Smith: Yes, that’s actually just an experiment that we started, but it turns out a lot of people are using it now. You can use text messaging [text to 41411 and including “nbus muni” in the text field] to get the predictions by texting in a command and specifying an address. And then our system will determine what bus stops are near that address, and give you the predictions for the buses running by there. It’s kind of different in that you can specify an address.
In the future, near future, actually, you’ll actually be able to specify a stop by entering a code. Each stop will eventually have a five-digit code associated with it. And you’ll just be able to text that number to us, and then we’ll reply with the predictions.
MD: Ah. So the five-digit number goes in the “to” field?
Smith: Yeah, then you get a text back in just a couple of seconds. It actually works quite nice. One other new feature with the SMS system is when you get a text prediction back, you might find out that, oh, the next bus is in 15 minutes, but you’re only three minutes away from the bus stop. So you can tell it you want a reminder when the bus is really three minutes away. So you just reply with a number three, and you put your phone back in your pocket. When it’s three minutes away, your phone will buzz, you realize it’s time to go, and the bus will be there.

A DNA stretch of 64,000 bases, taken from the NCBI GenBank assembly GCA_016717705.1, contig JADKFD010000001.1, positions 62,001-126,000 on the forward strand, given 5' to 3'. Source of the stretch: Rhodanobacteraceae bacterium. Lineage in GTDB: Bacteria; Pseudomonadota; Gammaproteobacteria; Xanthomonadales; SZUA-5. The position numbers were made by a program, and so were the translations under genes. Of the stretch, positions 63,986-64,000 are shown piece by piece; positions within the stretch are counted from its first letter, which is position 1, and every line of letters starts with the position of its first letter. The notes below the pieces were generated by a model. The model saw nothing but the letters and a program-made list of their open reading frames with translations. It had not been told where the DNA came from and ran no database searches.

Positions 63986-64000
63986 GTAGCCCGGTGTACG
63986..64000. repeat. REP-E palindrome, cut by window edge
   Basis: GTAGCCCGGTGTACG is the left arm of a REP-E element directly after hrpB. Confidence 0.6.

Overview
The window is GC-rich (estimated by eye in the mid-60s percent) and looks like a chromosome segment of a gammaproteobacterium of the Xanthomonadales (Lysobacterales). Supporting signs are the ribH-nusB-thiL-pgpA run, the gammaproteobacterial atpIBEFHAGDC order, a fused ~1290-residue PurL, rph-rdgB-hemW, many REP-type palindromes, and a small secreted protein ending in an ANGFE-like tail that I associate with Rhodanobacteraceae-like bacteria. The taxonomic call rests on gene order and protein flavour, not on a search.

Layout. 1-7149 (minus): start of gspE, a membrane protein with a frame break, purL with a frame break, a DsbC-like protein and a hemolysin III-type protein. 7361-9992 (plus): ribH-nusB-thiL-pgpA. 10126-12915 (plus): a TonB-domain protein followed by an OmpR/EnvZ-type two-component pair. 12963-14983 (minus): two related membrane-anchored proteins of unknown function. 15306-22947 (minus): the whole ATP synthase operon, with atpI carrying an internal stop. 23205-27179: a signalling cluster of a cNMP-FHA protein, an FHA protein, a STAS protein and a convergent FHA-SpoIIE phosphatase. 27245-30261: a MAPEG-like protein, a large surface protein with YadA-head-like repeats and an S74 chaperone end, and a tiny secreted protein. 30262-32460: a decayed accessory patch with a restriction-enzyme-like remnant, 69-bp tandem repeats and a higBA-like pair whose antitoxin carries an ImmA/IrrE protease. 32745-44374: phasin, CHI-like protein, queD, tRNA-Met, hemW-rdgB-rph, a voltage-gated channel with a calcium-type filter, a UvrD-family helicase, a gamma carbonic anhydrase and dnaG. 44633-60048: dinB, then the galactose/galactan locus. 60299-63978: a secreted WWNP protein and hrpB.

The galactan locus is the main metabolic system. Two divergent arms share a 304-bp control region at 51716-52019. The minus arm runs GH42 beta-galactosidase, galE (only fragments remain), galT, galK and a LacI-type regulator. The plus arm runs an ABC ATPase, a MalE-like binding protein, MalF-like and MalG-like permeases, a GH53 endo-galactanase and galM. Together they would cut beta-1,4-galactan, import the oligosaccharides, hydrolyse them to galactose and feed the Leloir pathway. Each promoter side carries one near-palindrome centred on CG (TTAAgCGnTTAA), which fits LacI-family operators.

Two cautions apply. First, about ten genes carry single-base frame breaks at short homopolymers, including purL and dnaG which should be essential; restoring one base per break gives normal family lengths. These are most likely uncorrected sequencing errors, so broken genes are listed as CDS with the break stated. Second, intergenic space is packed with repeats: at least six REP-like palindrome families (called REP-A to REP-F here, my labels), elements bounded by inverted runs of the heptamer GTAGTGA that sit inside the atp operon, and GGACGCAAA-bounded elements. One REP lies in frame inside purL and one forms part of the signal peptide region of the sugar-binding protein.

MD: Can you do that now, or is it still evolving tech?
Smith: You actually can do this now. We don’t really advertise it in the San Francisco system because it’s basically a new feature, and anytime we do something in SF, we get so many users, so we try to make sure it’s working well before we actually advertise it. But it is available right now.
MD: I think that takes care of some of my burning questions. Anything else you wanted to add?
Smith: This is really a continuing process. So it takes a lot of use of our management tools. We all want the system to run better: I’m a Muni rider myself.
MD: Oh? What lines?
Smith: I live off the 12-Folsom and the 19-Polk, so those are the ones I usually use.
I really see that there’s a bright future here. Muni has so much more information on where the buses are, how they’re doing, and where the problems are, and things like that. They will really be able to react to problems and fix them, and so what we really hope is that people see a better level of service. Another big thing that’s plaguing Muni is that the trips can take a long time. The buses really aren’t that fast, and a lot of that’s due to traffic, or due to there being so many bus stops, so we really hope they can move forward with their transit effectiveness project (TEP), which really should help the transit system.
MD: Yeah, there’s a lot of good stuff in that TEP that we’re all really excited about.
Smith: Now it’s just a matter of looking at what’s most important and implementing that. And of course, coming up with the money to make the changes.
The last thing I’d like to say is that we’re always looking for feedback. Email is best (email@example.com). We always understand the system can be improved. [NextBus] employees use it, of course, but we really want more information about what works and what doesn’t work. Visit NextMuni.com for more information.